Nevertheless, PoS has its own set of problems. There should be enough nodes to achieve true decentralization. Therefore, the costs of running a node should be sufficiently low to encourage participation, or (like EOS) the network will become dominated by whales and exchanges. Furthermore, there should be disincentives for stake-pooling in order to prevent collusion. 
Ethereum has long been in the process of implementing PoS. However, it hasn’t yet made the full move to a PoS model - in part because the core developer team has been working through these challenges. In the meantime, several other projects have proposed innovations on the PoS model, designed to ensure it’s sustainable and that incentives are aligned across the network. 

Hybrid PoS/PoW

To overcome the joint challenges of PoW and PoS, a few projects have developed a kind of hybrid model. One of the most often-cited examples is Decred. In the Decred consensus model, token holders stake their tokens to buy a “ticket” which is essentially a time-limited right to vote within the network. 
When a Decred PoW miner proposes a block, five randomly selected tickets are chosen to vote on the inclusion of the block. The block must achieve at least three votes to be added to the blockchain. 
This hybrid model makes it significantly more difficult to attack the network, as PoS voters can opt to exclude a PoW miner if they think its acting against the network interest. Furthermore, PoS voters are financially incentivized to act in the interests of the network as their tokens are locked up for a fixed period.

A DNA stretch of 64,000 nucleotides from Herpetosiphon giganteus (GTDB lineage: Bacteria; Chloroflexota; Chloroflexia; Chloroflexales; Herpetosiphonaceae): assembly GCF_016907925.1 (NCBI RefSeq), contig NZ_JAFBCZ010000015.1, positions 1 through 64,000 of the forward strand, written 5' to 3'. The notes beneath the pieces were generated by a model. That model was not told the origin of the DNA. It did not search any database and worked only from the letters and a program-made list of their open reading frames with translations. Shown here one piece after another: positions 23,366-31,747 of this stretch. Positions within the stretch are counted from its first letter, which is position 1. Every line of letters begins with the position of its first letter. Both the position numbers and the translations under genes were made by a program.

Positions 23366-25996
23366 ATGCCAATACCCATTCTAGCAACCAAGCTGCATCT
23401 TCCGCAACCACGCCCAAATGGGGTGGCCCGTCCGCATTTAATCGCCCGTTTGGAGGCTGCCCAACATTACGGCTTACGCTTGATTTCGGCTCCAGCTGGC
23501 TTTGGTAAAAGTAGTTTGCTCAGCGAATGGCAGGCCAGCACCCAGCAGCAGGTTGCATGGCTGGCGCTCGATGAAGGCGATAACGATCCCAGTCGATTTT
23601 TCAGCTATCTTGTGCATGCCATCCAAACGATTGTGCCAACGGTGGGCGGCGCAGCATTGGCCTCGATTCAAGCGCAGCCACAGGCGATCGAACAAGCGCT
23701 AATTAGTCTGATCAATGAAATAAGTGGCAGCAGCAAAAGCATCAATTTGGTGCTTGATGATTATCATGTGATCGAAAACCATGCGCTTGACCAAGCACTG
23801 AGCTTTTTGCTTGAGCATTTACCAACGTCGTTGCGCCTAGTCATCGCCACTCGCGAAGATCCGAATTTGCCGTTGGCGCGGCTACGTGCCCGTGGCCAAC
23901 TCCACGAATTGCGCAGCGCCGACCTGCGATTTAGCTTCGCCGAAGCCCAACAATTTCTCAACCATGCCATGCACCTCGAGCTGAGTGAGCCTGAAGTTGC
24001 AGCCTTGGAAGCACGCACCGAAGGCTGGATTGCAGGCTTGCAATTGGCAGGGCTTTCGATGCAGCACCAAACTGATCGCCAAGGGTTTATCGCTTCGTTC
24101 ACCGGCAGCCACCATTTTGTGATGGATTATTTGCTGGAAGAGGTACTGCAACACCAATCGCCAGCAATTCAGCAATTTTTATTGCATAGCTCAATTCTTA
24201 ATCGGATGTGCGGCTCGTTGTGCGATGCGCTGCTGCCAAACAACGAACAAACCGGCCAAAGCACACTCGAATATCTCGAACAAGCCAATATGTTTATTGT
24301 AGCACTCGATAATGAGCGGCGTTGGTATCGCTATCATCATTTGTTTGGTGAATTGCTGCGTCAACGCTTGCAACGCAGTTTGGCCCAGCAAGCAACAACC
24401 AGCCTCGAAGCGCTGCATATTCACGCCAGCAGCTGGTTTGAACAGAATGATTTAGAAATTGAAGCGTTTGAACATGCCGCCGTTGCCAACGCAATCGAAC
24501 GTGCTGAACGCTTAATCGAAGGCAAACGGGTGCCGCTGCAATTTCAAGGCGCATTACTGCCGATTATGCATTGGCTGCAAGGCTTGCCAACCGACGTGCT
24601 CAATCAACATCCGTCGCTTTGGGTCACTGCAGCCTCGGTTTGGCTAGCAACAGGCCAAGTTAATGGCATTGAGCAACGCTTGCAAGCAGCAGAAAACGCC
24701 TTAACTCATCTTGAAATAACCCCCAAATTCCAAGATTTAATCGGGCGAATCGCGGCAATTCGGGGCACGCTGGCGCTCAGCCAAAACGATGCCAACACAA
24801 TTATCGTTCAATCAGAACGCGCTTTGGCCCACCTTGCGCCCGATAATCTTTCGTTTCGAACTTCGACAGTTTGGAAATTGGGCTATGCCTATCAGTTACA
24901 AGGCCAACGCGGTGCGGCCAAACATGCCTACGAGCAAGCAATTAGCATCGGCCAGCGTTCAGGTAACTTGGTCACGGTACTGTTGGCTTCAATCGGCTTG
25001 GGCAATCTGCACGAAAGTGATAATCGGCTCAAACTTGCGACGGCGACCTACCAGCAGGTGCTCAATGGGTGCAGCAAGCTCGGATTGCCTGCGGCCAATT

Fixing the Challenges of PoS

Another variant on PoS is Wanchain, which was originally a fork of Ethereum. Wanchain has recently launched its own innovation on the PoS protocol, called Galaxy. 
Galaxy achieves a pure PoS but with mechanisms to overcomes the challenges of stake pooling or centralization. WAN token holders can “purchase” a representation of an accounts stake in the system called Wanstake. They do this by staking their WAN into a smart contract for a defined period of time. 
The longer the WAN are locked, the larger the Wanstake in the end. This levels the playing field for those with a small number of WAN tokens, as by locking them up for longer, their tokens carry more weight. 
The process for selecting a validator node is highly technical, and described in detail in the Galaxy yellow paper. In summary, once selected, a validator node can only produce blocks and not perform any other network operations. This further decreases the risk of malicious acts among the biggest Wanstake holders. 
So far, the idea of PoS being the consensus method to rule them all has existed in principle only, and few projects have implemented it with real success. However, the Wanchain Galaxy protocol could offer the necessary features for PoS to achieve the required balance of scalability, resistance, decentralization, and sustainability. It will be intriguing to see how this plays out, and whether other projects will ultimately follow in Wanchain’s pure PoS footsteps.